PEJ’s News Coverage Index is a study of the news agenda of 48 different outlets from five sectors of the media. (See a List of Outlets.) It is designed to provide news consumers, journalists and researchers with hard data about what stories and topics the media are covering, the trajectories of major stories and differences among news platforms. (See Our Methodology.)
While the warm weather months may conjure up thoughts of long days, ice cream, and beaches, the news menu this summer has had more than its share of tragedies, disasters and scares. And these did not include such media perennials as shark attacks and West Nile virus. After the London car bomb plot was discovered on June 29, terrorism (and terrorism jitters) was a top-five story for the next five weeks. The tragic Utah mine cave in (No. 9 last week at 3%) has spent the past three weeks on the top-10 list. And the deadly August 1 collapse of the I-35W Bridge in Minneapolis was the fourth-biggest story of the year so far.
This past week, the human tragedies came in the form of deadly storms in Mexico, the Southwest and the Midwest. And they illustrated just how aggressive television has become at covering mega-weather events.
Storms that struck Texas and Oklahoma and the flooding in the Midwest became the leading network TV story last week (15%), and the powerful Category Five Caribbean Hurricane Dean was No. 2 (13%), meaning together they made up more than a quarter of airtime. (The hurricane and the U.S. storms also filled 24% of the online newshole last week. Compare that to the 3% of front-page newspaper coverage that the two stories accounted for.)
On cable, Dean was the second biggest story last week (11%) while the Midwest flooding finished fifth at 7%.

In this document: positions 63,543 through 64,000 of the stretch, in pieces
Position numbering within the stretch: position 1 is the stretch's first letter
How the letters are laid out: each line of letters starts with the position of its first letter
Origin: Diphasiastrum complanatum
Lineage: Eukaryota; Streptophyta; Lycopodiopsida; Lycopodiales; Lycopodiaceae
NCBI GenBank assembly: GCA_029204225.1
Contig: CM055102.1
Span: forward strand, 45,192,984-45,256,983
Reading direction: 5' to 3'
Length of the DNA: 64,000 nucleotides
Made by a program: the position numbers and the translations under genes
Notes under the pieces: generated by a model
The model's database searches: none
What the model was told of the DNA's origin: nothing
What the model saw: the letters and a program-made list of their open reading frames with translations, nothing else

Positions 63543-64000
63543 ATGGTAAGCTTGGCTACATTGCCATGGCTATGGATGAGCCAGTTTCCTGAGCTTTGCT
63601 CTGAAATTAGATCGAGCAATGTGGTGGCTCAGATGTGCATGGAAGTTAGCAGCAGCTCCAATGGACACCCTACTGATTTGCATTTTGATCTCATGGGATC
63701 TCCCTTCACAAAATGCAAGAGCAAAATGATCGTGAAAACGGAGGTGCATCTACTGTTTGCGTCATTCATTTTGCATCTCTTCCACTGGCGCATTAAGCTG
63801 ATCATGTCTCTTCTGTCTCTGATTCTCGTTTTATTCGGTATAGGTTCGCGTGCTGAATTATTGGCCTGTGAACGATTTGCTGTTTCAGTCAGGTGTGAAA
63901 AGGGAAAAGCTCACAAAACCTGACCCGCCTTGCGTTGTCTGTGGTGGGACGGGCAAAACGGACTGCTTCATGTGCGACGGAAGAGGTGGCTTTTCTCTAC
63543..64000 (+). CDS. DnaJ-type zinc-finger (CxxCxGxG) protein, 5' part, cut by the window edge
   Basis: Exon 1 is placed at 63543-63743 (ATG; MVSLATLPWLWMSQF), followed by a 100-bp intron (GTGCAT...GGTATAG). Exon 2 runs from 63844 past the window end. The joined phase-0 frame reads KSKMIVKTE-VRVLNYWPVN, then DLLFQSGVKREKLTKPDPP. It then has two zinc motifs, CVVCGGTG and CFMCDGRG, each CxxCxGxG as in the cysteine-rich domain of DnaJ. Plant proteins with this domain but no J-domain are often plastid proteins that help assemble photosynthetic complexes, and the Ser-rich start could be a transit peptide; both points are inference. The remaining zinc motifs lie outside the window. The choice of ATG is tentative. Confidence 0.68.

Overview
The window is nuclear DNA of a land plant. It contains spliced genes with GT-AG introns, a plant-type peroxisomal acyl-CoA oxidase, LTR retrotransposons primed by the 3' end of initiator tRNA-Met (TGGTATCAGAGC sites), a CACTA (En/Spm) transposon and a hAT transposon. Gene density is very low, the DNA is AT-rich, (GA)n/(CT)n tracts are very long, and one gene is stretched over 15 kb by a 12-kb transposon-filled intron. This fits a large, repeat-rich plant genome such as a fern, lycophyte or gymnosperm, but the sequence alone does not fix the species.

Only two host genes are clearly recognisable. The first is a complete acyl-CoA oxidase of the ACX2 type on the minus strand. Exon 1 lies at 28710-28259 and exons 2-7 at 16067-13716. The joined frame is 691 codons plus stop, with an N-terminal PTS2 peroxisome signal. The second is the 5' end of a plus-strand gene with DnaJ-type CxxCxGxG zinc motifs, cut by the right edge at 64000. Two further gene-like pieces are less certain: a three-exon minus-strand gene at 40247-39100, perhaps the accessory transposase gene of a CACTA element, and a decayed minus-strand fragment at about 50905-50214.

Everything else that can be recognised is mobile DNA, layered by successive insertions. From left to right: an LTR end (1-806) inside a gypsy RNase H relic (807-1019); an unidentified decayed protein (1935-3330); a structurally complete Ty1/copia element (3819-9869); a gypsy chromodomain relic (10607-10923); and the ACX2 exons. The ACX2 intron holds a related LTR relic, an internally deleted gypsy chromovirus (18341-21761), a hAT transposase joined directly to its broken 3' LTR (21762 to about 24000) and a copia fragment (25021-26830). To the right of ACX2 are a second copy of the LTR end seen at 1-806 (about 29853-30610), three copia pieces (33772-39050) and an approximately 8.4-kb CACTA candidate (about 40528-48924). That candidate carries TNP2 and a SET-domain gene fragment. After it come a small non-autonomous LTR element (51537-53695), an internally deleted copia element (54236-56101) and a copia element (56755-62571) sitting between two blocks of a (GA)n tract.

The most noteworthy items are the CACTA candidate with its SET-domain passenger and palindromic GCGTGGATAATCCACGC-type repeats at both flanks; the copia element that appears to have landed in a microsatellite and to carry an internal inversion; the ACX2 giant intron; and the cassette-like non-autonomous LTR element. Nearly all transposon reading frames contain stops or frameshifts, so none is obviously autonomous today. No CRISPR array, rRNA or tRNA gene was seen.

On his Aug. 20 show, CNN’s Anderson Cooper—famous for his coverage of Hurricane Katrina—“tossed” to correspondent Gary Tuchman, standing in a red rain slicker, in Tulum Mexico. “They are battening down the hatches in this small town of 10,000 people,” Tuckman reported. An MSNBC correspondent in Mexico grabbed a coconut to warn viewers that the usually innocuous fruit could become a deadly projectile in a hurricane.
The devastating weather led the Aug. 24 CBS evening newscast, with meteorologist Dave Price telling anchor Katie Couric that the problem was caused “by a collision of two huge air masses.”
Interestingly, one story that some thought might have become bigger did not. The continuing saga of Falcons quarterback Michael Vick and his dog fighting enterprise finished as the seventh biggest story last week, and that was its biggest week to date (4% of the newshole). The big news was Vick’s plea agreement and his suspension from the National Football League. Much of the coverage has revolved around the unusual nature of the crime itself and speculation about Vick’s professional future.
Why the story has not generated more attention so far is difficult to answer. There are no sympathetic figures in this case as there often are in stories that generate big play. But some of the coverage has tried to make larger social connections here, raising the touchy subject of race.
In a story from Atlanta posted on CNN.com last week, a Vick supporter blamed the vigorous prosecution on racism and several civil rights leaders expressed support for a man who has been widely vilified for his participation in an inhumane enterprise.
“I don’t condone it at all,” said one Atlanta barber. “But the punishment is too severe. [They’re ruining] a man’s career.”
Mark Jurkowitz of PEJ